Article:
Social, Economic, and Production Characteristics of Freshwater Prawn Macrobrachium rosenbergii Culture in Thailand
AbstractThe objective of this survey was to assess the current state of production for the giant river prawn Macrobrachium rosenbergii in Thailand and assess the feasibility for adoption of a nutrient recycling system. A socioeconomic and technical survey of 100 prawn farmers was conducted during 1 May-31 July 2005 in Thailand. The majority of respondents were male (70%) and average age was 46 ± 1. Most farmers (77%) had completed an elementary level of schooling (4 years) and experience on the farm as owner, manager, or both averaged approximately 10 ± 1 years. Most respondents (92.9%) obtained information about prawn culture from their neighbors and only 19% received formal training. Monoculture was the dominant system (96%) while remaining farmers utilized polyculture with prawns and white shrimp Litopenaeus vannemei. The most common management strategy included nursing postlarvae for 30 to 60 days and harvesting with the combined method, culling only the largest market-sized individuals beginning at 5 months followed by every 30 to 45 days (66% of farmers used this system). Culture practices at the time of this survey were intensive. Most farmers stocked at densities below 20 pieces m-2 and average production was 2,338 kg ha-1 yr-1. However, some farmers utilized stocking densities and obtained production values above those described as semi-intensive. Also, commercially produced, nutritionally complete feed was most common, water exchange and aeration was utilized to maintain suitable water quality, and water quality management throughout the cycle was practiced if respondents had the resources. After the culture period, water was generally discharged directly into canals without treatment. Average net profits were 3,918 US$ ha-1 yr-1. Variables that significantly affected yearly gross prawn production (kg ha-1 year-1) included feed inputs (kg ha-1 year-1), frequent water exchange, and stocking prawns directly (R2 = 0.299). Yearly net profits (US$ ha-1 year-1) were most influenced by gross prawn production (kg ha-1 year-1), feed inputs (kg ha-1 year-1), and years of experience of the respondent (R2 = 0.795). A recycling system that isolates production from the environment and integrates organisms which retain nutrients was simulated for 50 of the surveyed farms. Net profits were lower than average survey results. However, recycling systems do have promise; many farmers seemed to be aware of the environmental effects of current production and attributed multiple problems to water pollution. External pollution was severe for 16% of respondents, moderate for 46%, not an issue for 38%, and was perceived to be caused by multi-user effects. Major problems identified were diseased or poor quality seed supply (67%), disease outbreak within the crop (64%), and external pollution (37%). In 2005 the freshwater prawn industry in Thailand was valued at US$79,096,000 and ranked 3rd behind China and India (FAO 2005). To maintain this level of production, alternative systems are necessary and must balance adequate environmental benefits and economic returns similar to or better than monoculture.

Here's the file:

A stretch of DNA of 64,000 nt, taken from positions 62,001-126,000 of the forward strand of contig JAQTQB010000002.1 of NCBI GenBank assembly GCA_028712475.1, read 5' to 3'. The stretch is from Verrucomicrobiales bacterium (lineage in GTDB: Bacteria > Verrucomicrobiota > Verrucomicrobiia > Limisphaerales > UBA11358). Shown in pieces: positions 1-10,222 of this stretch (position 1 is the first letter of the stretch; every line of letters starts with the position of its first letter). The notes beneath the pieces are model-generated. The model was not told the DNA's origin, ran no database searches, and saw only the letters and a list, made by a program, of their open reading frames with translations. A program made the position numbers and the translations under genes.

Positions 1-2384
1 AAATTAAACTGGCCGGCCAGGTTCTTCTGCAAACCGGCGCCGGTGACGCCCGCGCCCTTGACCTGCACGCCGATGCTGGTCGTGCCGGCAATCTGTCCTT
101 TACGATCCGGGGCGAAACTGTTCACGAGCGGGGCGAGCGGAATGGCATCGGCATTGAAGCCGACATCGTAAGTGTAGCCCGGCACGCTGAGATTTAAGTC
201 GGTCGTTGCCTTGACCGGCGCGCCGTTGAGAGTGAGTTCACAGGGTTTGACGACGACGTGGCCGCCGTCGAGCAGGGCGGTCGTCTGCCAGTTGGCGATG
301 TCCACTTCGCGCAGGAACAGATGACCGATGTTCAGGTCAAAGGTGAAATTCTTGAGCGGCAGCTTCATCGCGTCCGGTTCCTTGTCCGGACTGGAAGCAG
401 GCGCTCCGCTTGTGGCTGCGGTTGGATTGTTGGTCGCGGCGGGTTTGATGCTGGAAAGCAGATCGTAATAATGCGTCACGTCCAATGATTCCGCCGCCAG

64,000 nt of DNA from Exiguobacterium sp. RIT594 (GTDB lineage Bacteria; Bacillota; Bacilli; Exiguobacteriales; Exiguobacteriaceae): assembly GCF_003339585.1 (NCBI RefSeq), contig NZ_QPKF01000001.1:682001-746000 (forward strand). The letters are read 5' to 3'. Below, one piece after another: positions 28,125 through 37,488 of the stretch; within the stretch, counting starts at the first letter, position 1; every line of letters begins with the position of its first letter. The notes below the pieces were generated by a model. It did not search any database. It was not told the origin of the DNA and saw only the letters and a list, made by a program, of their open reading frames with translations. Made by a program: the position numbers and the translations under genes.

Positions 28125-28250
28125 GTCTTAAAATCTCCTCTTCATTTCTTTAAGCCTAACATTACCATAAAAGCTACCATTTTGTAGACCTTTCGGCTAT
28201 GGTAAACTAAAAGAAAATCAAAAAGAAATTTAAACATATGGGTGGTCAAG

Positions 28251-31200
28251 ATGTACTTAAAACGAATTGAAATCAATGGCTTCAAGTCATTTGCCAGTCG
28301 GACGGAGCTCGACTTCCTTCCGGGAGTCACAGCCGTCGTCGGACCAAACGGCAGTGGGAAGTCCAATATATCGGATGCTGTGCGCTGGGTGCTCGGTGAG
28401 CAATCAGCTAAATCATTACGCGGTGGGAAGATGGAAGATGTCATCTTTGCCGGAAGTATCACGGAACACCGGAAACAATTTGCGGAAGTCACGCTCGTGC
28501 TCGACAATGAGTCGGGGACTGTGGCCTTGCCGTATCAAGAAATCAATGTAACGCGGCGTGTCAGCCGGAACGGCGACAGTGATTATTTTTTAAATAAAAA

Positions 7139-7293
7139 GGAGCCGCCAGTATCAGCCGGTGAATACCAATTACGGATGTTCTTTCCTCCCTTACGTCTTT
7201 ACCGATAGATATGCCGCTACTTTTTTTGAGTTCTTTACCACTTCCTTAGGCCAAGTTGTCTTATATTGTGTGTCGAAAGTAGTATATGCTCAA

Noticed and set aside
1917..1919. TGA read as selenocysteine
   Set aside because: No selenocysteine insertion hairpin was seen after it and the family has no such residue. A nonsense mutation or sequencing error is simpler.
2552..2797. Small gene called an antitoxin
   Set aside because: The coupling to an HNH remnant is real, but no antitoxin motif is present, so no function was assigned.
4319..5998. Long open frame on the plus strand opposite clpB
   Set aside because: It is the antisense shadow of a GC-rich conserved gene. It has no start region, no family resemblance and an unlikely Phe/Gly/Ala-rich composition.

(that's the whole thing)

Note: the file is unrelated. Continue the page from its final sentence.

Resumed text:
Freshwater PrawnMacrocrachium Rosenbergii
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